Choosy Seniors Can Save on Prescriptions

Jeffrey R. Kling
Jeffrey R. Kling Former Brookings Expert, Associate Director for Economic Analysis - Congressional Budget Office

November 18, 2008

The six-week annual open season for choosing health care options is under way. If you, or someone that you know, has prescription drug insurance from Medicare Part D, here’s an idea that could save a bundle over the next year: consider switching plans.

Medicare Part D was first offered to seniors in 2006 to subsidize the costs of prescription drugs. In the last three years, the average monthly prescription drug premium has risen 44 percent. Increases in premiums have caused some people to start thinking about shopping around – and they’re on to something.

A typical senior with between four and six prescriptions could save about $500 by changing from their existing plan to the most cost-effective plan currently available for someone taking those same drugs. If the lowest-cost plan isn’t appealing, there are more than 20 other plans offering some savings relative to the current plan.

A key reason there is so much potential savings is that costs depend on the match between the drugs people take and the plan they are in. Most seniors do not look at the costs for their specific drugs, since most information is derived from mailings and other sources that do not tailor the data to fit individual needs.

Premiums – what you pay just to have the insurance – are only the most obvious part of the cost. The cost of filling each prescription is actually much more important. For every $1 paid in premiums, the average senior pays another $4 in other costs for each drug purchased. These other costs differ depending on the insurance provider and plan, even for exactly the same medications. And the differences between plans are big.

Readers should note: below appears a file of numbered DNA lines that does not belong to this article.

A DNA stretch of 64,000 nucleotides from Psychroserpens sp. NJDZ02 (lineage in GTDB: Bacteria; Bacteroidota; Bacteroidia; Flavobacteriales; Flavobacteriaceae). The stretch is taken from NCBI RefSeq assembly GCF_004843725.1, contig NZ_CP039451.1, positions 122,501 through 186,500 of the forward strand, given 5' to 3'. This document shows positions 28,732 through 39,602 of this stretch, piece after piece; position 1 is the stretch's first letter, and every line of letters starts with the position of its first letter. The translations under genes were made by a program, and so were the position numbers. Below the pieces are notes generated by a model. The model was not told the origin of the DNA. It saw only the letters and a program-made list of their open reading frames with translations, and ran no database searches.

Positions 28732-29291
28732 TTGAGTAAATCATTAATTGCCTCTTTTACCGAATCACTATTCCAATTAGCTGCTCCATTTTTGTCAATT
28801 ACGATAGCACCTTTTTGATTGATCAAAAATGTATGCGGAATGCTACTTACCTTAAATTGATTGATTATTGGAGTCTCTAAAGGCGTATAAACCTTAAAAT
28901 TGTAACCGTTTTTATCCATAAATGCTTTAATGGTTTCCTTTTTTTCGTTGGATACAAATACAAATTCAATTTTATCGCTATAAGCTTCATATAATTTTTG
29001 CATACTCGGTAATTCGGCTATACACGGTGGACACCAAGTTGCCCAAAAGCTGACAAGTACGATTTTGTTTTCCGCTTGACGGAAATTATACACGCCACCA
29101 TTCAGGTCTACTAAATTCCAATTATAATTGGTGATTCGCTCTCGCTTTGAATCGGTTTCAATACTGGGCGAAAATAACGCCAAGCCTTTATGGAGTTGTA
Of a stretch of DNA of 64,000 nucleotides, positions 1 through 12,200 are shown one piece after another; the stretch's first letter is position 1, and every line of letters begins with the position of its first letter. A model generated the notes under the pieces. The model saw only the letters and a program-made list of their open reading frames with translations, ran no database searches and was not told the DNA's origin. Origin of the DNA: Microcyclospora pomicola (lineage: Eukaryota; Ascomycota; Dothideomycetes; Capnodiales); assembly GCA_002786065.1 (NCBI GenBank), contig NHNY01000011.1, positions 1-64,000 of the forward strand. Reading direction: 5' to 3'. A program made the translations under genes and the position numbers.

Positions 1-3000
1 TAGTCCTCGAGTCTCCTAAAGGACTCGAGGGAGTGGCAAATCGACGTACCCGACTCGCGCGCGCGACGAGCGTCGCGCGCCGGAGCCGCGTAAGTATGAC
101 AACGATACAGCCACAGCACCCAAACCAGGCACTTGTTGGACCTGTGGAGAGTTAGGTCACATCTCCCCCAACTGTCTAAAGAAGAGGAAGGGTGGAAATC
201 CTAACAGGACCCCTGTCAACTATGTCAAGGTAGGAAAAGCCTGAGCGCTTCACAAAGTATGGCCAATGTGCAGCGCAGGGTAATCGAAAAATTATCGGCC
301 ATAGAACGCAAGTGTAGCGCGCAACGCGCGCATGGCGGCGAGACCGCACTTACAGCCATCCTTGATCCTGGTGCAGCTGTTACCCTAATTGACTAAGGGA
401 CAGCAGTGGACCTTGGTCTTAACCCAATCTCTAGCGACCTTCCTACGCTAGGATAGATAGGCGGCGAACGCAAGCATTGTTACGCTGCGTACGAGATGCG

In my work with a research team from Harvard, Princeton and the University of Wisconsin, we found that many people didn’t know that costs for the same drugs differed between insurers. People severely underestimated what they could save by switching plans. Most people did not even look at personalized comparisons of prices between plans, so they had no idea how much they could save.

Working with a hospital in Wisconsin, we determined patients’ prescription drug plan costs based on drugs taken. Letters were sent to some Wisconsin patients about varying plan costs and how much they could save by switching. After one year, those individuals who switched saved at least $150, or about 9 percent of total cost on average, and were just as satisfied with their new, cheaper plans. Our approach changed the “choice architecture,” so choices could be based on personalized information structured to fit the insurance plan holder.

If a million people were to switch to cheaper plans, the total savings would really start to add up. It would pay off on a large scale to bring this cost information directly to people’s attention. Medicare already has information on the drugs that people take and could calculate personalized cost estimates, just like we did, and at very low cost.

Making information on the total costs of various plans more easily available would help seniors save money immediately and would enhance competition in the marketplace to help keep overall drug plan costs down. The amount the Medicare program spends for outreach will be well invested as general costs decline in the future both for seniors and possibly for the taxpayers supporting Medicare itself. Meanwhile, government can continue to develop better ways to communicate about the quality of service, accessibility and restrictions of different plans, so that seniors and other consumers have the information to choose plans that will save them money and get them the medicines they need.

But you don’t need to wait for someone to reach out to you. Do the research for yourself, or someone else, through the information being provided this open season. It only takes about 15 minutes to learn how much could be saved.